Windows 8’s pre-launch adoption beat Vista’s

We’re still waiting for figures comparing Windows 8’s post-launch uptake to that of previous releases. November numbers aren’t out yet, and October data doesn’t tell us a whole lot, since Windows 8 didn’t come out until October 26.

However, one can already find out how Windows 8’s pre-launch popularity stacks up. The folks at ComputerWorld went ahead and did just that, crunching data from Net Applications to see which of the past three Windows releases was most popular just before its retail debut.

Windows 7 wins out by a fairly substantial margin. By the end of October 2010, a whopping 2.33% of users across sites monitored by Net Applications were using that OS. Windows 8 is a distant second, with a usage share of only 0.45% at the end of October 2012. Interestingly, however, Win8 is still well ahead of Vista. By the end of January 2007, only 0.19% of Internet users were running the ill-fated OS.

Now, as ComputerWorld points out, this isn’t a totally fair comparison. Both Win7 and Win8 hit in stores in the second-to-last weeks of their launch months, while Vista came out on January 30, 2007. Win7 and Win8 were also buoyed by pre-holiday sales, unlike Vista. Still, if this information tells us anything, it’s that Windows 8 might prove more popular than Vista.

That’s good to know, considering early information suggests Windows 8 sales aren’t quite as high as some hoped. Rumor has it sales are below Microsoft’s targets, and a Newegg executive commented on retail sales last week, saying Windows 8 "did not explode, as I think you know, coming out of the gate."

Comments closed
    • End User
    • 7 years ago

    Microsoft: We’ve sold 40 million Windows 8 licenses to date

    [quote<]Yes, we don't really know exactly what "licenses sold" includes and does not. Sold to consumers? Sold to channel? Includes licenses grandfathered in through volume license agreements. I've asked Microsoft to see if officials will clarify. If they do, I'll add an update here.[/quote<] [quote<]And the official word from a spokesperson: "We have nothing more to share."[/quote<] [url<]http://goo.gl/UNBrU[/url<] The next few quarterly statements are going to be really interesting.

    • Oldtech
    • 7 years ago

    Seems a little bogus. Windows 7 wasn’t installed on phones or tablets.

    • l33t-g4m3r
    • 7 years ago

    Windows 8 has been sold at the cheapest prices Microsoft has ever offered, it’s out for the holiday, and they’re celebrating an adoption rate that beats Vista, which was their least popular OS to date, had horrendous hardware requirements and buggy drivers, released in January, and Vista cost way more than $40 or $15. Yeah, ok. Great job for beating Vista, because that was such a lofty goal.

    All these numbers really show is that people are willing to beta test a schizophrenic tablet OS at low prices, the holiday encourages impulse buys, but that still isn’t enough to beat 7, which continues to offer a vastly superior and mature desktop experience.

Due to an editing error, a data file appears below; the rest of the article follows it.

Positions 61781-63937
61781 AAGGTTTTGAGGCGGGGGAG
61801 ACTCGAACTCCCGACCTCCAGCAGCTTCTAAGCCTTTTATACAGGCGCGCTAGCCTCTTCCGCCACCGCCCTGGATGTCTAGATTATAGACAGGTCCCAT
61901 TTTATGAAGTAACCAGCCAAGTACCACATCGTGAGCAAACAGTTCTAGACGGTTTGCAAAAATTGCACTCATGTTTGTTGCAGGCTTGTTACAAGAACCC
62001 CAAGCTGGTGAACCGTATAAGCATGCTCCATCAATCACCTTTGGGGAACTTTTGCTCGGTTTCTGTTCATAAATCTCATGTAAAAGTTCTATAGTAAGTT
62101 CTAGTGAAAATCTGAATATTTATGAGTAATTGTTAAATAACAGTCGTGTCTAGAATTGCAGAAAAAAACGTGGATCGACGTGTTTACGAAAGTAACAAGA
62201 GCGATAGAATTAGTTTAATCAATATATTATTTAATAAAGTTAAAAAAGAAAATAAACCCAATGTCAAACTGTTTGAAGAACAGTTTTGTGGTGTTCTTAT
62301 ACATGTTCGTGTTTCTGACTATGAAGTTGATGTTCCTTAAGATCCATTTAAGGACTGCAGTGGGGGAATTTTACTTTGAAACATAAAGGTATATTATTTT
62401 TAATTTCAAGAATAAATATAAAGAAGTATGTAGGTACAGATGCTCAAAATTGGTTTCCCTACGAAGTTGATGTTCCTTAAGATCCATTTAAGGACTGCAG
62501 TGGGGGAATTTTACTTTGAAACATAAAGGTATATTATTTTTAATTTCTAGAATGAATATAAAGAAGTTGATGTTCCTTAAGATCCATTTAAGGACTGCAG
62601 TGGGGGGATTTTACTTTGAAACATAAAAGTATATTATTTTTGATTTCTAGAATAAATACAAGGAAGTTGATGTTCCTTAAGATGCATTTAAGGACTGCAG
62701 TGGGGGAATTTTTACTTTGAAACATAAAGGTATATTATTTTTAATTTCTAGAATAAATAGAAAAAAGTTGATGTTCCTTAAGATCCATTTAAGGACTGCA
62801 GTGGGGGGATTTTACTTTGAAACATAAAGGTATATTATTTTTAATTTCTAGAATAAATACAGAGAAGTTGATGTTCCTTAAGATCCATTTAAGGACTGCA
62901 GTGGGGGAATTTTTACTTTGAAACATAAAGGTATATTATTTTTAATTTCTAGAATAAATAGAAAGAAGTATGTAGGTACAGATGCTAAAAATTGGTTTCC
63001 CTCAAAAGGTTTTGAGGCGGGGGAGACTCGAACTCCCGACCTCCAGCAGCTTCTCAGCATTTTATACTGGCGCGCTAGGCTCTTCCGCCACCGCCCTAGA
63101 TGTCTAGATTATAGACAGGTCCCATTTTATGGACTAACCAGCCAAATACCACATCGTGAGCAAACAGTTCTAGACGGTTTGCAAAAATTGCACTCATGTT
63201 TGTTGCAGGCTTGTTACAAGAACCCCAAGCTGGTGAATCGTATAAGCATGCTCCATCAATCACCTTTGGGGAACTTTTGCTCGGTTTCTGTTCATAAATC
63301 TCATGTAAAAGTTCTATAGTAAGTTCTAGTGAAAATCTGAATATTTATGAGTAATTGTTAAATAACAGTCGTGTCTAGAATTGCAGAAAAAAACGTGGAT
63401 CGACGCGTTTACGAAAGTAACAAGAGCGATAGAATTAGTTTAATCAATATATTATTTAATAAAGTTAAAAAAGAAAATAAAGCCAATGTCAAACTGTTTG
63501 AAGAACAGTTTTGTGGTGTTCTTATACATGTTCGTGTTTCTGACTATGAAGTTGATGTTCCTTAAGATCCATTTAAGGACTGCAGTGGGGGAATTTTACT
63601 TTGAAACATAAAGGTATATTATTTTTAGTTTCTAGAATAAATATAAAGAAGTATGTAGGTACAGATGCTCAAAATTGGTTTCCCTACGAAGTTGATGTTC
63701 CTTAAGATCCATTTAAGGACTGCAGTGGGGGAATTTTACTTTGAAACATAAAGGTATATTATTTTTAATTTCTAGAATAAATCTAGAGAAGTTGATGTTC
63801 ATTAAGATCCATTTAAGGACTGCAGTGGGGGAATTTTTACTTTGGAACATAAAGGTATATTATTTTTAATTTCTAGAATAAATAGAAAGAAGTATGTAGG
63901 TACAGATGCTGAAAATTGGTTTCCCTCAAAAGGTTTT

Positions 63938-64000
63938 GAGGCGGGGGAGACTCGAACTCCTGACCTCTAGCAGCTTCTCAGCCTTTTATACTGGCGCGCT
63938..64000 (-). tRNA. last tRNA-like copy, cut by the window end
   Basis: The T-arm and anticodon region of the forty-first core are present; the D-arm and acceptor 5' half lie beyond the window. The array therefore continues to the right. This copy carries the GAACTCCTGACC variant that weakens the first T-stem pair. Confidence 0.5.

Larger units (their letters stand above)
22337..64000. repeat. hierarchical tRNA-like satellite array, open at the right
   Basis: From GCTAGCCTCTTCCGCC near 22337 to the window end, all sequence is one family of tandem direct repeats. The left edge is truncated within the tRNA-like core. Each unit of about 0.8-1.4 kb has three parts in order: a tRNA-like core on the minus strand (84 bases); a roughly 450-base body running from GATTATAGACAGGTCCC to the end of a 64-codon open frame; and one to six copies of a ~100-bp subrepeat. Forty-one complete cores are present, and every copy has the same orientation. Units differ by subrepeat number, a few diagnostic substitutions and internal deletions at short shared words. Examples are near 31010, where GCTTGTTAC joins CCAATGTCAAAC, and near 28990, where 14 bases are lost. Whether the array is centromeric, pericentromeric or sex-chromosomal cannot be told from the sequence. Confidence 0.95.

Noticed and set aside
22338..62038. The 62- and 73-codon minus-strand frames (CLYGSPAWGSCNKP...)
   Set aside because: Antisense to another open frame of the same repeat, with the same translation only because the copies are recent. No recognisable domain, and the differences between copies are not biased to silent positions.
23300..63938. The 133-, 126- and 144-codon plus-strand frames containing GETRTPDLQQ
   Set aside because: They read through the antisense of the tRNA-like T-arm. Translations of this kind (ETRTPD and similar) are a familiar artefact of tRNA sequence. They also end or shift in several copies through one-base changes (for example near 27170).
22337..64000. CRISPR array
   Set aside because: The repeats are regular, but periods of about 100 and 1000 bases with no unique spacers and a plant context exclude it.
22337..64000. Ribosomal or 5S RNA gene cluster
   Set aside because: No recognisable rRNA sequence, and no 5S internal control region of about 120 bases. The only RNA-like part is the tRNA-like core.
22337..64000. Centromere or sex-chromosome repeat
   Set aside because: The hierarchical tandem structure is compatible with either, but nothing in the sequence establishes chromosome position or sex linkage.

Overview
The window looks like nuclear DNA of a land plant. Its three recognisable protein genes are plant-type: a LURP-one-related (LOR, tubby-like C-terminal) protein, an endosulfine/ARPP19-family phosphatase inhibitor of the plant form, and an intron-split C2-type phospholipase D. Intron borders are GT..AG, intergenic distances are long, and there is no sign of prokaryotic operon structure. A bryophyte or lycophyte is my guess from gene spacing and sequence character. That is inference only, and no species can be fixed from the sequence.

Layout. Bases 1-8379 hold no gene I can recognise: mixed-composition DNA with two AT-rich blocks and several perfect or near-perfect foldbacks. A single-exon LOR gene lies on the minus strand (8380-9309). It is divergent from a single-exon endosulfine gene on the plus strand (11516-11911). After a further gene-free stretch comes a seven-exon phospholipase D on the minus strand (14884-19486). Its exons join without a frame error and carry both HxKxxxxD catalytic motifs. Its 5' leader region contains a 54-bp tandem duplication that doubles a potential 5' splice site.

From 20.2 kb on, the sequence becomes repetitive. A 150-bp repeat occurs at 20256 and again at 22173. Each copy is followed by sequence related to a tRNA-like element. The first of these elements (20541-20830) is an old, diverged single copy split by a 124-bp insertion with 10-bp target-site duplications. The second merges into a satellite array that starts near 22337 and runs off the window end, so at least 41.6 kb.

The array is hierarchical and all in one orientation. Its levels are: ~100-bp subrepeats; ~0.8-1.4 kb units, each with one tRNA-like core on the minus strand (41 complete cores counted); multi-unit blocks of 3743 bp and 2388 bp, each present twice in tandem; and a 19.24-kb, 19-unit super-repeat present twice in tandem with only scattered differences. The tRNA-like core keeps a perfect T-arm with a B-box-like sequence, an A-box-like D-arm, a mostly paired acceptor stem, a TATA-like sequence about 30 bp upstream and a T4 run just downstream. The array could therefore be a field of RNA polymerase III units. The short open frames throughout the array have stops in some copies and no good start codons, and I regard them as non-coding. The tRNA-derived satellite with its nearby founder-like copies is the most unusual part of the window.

• Helmore
    • 7 years ago

    “Windows 7 wins out by a fairly substantial margin. By the end of October 2010, a whopping 2.33% of users across sites monitored by Net Applications were using that OS.”

    I hope you mean to say ‘By the end of October 2009’, not 2010. General availability of Windows 7 was on 22 October of 2009.

      • tootercomputer
      • 7 years ago

      I caught that, too, was wondereing if anyone else did. Win 7 was well established by fall, 2010.

    • izmanq
    • 7 years ago

    i don’t see any reason to change win7 to win8 😐 i wonder why would anyone win7 upgrade to win8. for those who buy new unit with win8, good luck working with win8 😀

      • jss21382
      • 7 years ago

      …I upgraded all of my XP machines to win 8, no problems working with it. Pin all of the programs you normally use to the task bar and use desktop view, functionally it’s the same as 7. At work I’m running win 8 stretched across 4 monitors, the only difference I really notice is that it’s faster than XP(largely because development for xp has stopped for the apps we use at work)

      • ludi
      • 7 years ago

      I had two machines running Win7 Home Premium. Being able to upgrade a machine to the “Pro” version of Win8 for $40 didn’t require a lot of debate for the HTPC, and when the in-place upgrade went perfectly smooth, I decided to upgrade the laptop as well. The memory management is more aggressive and the GUI is simplified a bit, correspondingly it runs fairly snappy on older hardware, and Microsoft added some features that make it easier to see what the OS is doing, such as the expanded Task Manager with resource-type usages itemized by application or process, and the available real-time histogram plot when copying files.

      The Start Screen lives almost exactly where the Start Button was, and although the Start Screen is more intrusive, it is far easier to sort and cull and find applications on the Start Screen compared to the Win7 Start Menu.

      And frankly, [b<]the desktop experience is [i<]not really different[/i<].[/b<] For the average power user, that's the most important part.

    • ludi
    • 7 years ago

    Number of Vista upgrade licenses I purchased at $100: 0

    Number of Win8 Pro upgrade licenses I purchased at $40: 2, contemplating a third